As editor Carolyn Haines notes in the forward to Delta Blues, “Writing short fiction is some of the hardest work around, and many of these contributors took time out from writing novels to do a story for Delta Blues. Their take on crime and the blues fills a wide road, but each twist and turn is executed with skill.” (Page 14) Variety in styles is very obvious here with nineteen contributors all generating stories involving the Mississippi Delta region and the blues. This is not one of those cookie cutter anthologies where all the stories read the same and only the names and places change. This is an anthology with real depth and meat to it.
With nineteen authors and 400 pages of text (including ten pages of author and editor biographies) it isn't possible to go into detail on each and every story. Therefore, what follows below are my personal favorites from this outstanding anthology. Your personal choices may, and in all likelihood will, vary tremendously.
James Lee Burke is one of my all-time favorite authors both as a writer and a reader. His ability to create powerful imagery is something I aspire to do as a writer. “Big Midnight Special” is his contribution here and touches on themes familiar to his readers. A long term convict, Arlen, is serving prison time and about to get crosswise with a powerful con by the name of Jody. Principal is a powerful motivator and it cuts both ways.
Not everything that walks in the night is of animal or human origin. In “Crossroads Bargain” by Charlaine Harris, blues guitarist Ernest Washington has trouble on many fronts. Saved from white men looking to have some fun and maybe even kill him, Ernest is at crossroads literally and metaphorically with everything in his life at stake.
Changing directions in life is also a key part of “Run Don't Run” written by Mary Saums. After barely surviving being shot in Chicago, Crosby takes stock of what is, and more importantly is not, in his life. Ultimately, he decides to go back home to Mississippi and go to work for the local Sheriff’s department. Crosby is not the only one that decides to go to Mississippi as somebody he occasionally arrested in Chicago has also come down. He's bringing a bag of trouble with him and things are not going to be easy.
Author of the very good “John Deal” series set in Miami and Key West, Les Standiford contributes the tale titled “Life and Casualty.” A late night drive, fog, and a hitchhiker are just some of the elements that mark the beginning of a very strange night for Del.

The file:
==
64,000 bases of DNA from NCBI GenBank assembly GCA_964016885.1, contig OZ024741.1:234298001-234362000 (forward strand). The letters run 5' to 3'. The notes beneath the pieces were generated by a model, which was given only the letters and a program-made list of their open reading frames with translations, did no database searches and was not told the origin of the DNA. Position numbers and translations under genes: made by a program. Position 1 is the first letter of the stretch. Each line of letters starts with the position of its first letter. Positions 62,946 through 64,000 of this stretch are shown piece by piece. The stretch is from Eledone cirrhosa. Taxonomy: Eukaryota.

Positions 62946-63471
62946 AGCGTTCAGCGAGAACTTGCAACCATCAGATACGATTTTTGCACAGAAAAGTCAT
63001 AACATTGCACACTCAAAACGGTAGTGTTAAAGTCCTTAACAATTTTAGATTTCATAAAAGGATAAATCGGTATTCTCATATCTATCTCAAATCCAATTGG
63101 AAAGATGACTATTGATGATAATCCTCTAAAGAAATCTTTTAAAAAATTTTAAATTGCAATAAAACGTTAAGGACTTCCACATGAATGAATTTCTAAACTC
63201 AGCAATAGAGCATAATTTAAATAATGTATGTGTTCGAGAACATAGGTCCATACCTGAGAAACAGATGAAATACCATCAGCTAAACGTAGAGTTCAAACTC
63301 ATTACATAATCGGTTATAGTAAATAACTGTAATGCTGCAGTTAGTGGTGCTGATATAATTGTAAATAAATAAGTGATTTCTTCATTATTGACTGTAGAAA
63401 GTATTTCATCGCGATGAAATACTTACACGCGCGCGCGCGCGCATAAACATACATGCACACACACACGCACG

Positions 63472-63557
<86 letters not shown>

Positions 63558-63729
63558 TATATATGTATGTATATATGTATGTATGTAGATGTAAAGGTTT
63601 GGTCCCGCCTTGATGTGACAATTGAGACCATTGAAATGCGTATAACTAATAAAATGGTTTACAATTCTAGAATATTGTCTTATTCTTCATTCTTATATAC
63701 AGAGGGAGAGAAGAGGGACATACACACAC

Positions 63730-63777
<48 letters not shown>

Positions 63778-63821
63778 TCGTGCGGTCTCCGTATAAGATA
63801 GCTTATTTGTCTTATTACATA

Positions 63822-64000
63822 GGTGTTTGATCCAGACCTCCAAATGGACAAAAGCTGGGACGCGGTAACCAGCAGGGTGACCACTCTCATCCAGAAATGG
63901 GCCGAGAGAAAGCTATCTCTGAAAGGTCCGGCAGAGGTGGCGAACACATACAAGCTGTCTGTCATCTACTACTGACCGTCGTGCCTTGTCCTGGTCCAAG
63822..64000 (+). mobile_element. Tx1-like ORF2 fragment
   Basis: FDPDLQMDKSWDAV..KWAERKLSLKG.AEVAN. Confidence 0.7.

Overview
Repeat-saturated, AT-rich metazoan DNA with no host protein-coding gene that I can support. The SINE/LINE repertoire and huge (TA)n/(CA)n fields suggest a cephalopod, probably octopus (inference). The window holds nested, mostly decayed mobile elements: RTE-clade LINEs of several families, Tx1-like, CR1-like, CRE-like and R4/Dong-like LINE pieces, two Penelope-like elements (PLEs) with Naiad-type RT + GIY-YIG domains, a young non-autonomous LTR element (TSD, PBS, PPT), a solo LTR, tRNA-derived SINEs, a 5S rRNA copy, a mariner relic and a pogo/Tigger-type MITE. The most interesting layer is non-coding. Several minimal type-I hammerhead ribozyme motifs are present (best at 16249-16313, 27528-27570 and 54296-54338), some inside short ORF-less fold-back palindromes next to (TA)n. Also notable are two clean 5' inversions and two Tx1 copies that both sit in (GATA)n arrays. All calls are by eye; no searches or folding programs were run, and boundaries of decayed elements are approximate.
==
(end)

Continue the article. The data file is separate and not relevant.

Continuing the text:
At 400 pages of intros, stories and extensively detailed author biographies, this is a read that features real depth and broadness to the work. Much like the Mississippi Delta itself, time has little meaning with this book as this rich anthology slowly moves forward. This is not a light hearted work. Instead the overall tone is somber, powerful and deep with the pain of financial insecurity, racism, and isolationism along with the steady sway of the blues told by characters that feel it for every second of life as the generations before them have. The stories will touch readers in many ways.
As noted on the back cover of the book, a dollar from each sale will be donated to the Rock River Foundation to aid in their efforts supporting the arts and literary in the Delta. For more information of the group and their work go to http://www.rrfoundation.org
ARC supplied by Tyrus Books in exchange for my objective review. Material quoted has been verified in the hardback publication.
From the introduction by Morgan Freeman: "This collection of short fiction captures both the art of the tale and the power of the blues, and is a nod at the human condition that often inspires musicians to write and sing the blues. These stories tell about bad men and bad women who sometimes do good--or sometimes follow their true nature. Some of these characters know all about the dangers of making a bargain with the devil. And some know the power of redemption. These are characters who would not be out of place in a Honeyboy Edwards tune, and would be right at home alongside the desolate wail of Clarksdale, Mississippi, native Son House."